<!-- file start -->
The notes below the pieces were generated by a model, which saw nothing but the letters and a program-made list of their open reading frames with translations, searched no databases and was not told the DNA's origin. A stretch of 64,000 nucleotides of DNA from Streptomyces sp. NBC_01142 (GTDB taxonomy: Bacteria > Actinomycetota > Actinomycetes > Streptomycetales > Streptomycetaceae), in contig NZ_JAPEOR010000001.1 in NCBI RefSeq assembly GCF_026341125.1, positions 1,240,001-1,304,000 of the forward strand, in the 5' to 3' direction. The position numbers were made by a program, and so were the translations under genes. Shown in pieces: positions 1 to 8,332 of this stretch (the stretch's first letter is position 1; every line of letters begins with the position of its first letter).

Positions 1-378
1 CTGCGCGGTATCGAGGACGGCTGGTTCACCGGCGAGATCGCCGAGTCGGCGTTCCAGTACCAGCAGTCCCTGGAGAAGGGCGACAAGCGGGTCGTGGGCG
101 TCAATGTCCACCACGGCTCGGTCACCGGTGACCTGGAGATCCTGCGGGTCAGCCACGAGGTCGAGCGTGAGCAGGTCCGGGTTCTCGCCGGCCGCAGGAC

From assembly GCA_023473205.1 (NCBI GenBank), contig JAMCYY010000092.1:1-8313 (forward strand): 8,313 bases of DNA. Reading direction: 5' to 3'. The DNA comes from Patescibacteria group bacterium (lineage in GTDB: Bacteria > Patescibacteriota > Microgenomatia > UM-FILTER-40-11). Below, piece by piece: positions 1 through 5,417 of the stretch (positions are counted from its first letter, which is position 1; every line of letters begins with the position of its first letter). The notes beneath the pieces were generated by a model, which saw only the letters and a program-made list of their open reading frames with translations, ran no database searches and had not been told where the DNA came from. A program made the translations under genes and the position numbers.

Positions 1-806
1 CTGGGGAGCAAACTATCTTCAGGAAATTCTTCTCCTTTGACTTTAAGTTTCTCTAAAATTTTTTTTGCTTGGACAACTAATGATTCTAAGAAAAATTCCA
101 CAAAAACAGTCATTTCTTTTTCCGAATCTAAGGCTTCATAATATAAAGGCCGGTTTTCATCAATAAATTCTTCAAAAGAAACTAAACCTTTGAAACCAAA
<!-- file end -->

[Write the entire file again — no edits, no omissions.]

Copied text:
The notes below the pieces were generated by a model, which saw nothing but the letters and a program-made list of their open reading frames with translations, searched no databases and was not told the DNA's origin. A stretch of 64,000 nucleotides of DNA from Streptomyces sp. NBC_01142 (GTDB taxonomy: Bacteria > Actinomycetota > Actinomycetes > Streptomycetales > Streptomycetaceae), in contig NZ_JAPEOR010000001.1 in NCBI RefSeq assembly GCF_026341125.1, positions 1,240,001-1,304,000 of the forward strand, in the 5' to 3' direction. The position numbers were made by a program, and so were the translations under genes. Shown in pieces: positions 1 to 8,332 of this stretch (the stretch's first letter is position 1; every line of letters begins with the position of its first letter).

Positions 1-378
1 CTGCGCGGTATCGAGGACGGCTGGTTCACCGGCGAGATCGCCGAGTCGGCGTTCCAGTACCAGCAGTCCCTGGAGAAGGGCGACAAGCGGGTCGTGGGCG
101 TCAATGTCCACCACGGCTCGGTCACCGGTGACCTGGAGATCCTGCGGGTCAGCCACGAGGTCGAGCGTGAGCAGGTCCGGGTTCTCGCCGGCCGCAGGAC

From assembly GCA_023473205.1 (NCBI GenBank), contig JAMCYY010000092.1:1-8313 (forward strand): 8,313 bases of DNA. Reading direction: 5' to 3'. The DNA comes from Patescibacteria group bacterium (lineage in GTDB: Bacteria > Patescibacteriota > Microgenomatia > UM-FILTER-40-11). Below, piece by piece: positions 1 through 5,417 of the stretch (positions are counted from its first letter, which is position 1; every line of letters begins with the position of its first letter). The notes beneath the pieces were generated by a model, which saw only the letters and a program-made list of their open reading frames with translations, ran no database searches and had not been told where the DNA came from. A program made the translations under genes and the position numbers.

Positions 1-806
1 CTGGGGAGCAAACTATCTTCAGGAAATTCTTCTCCTTTGACTTTAAGTTTCTCTAAAATTTTTTTTGCTTGGACAACTAATGATTCTAAGAAAAATTCCA
101 CAAAAACAGTCATTTCTTTTTCCGAATCTAAGGCTTCATAATATAAAGGCCGGTTTTCATCAATAAATTCTTCAAAAGAAACTAAACCTTTGAAACCAAA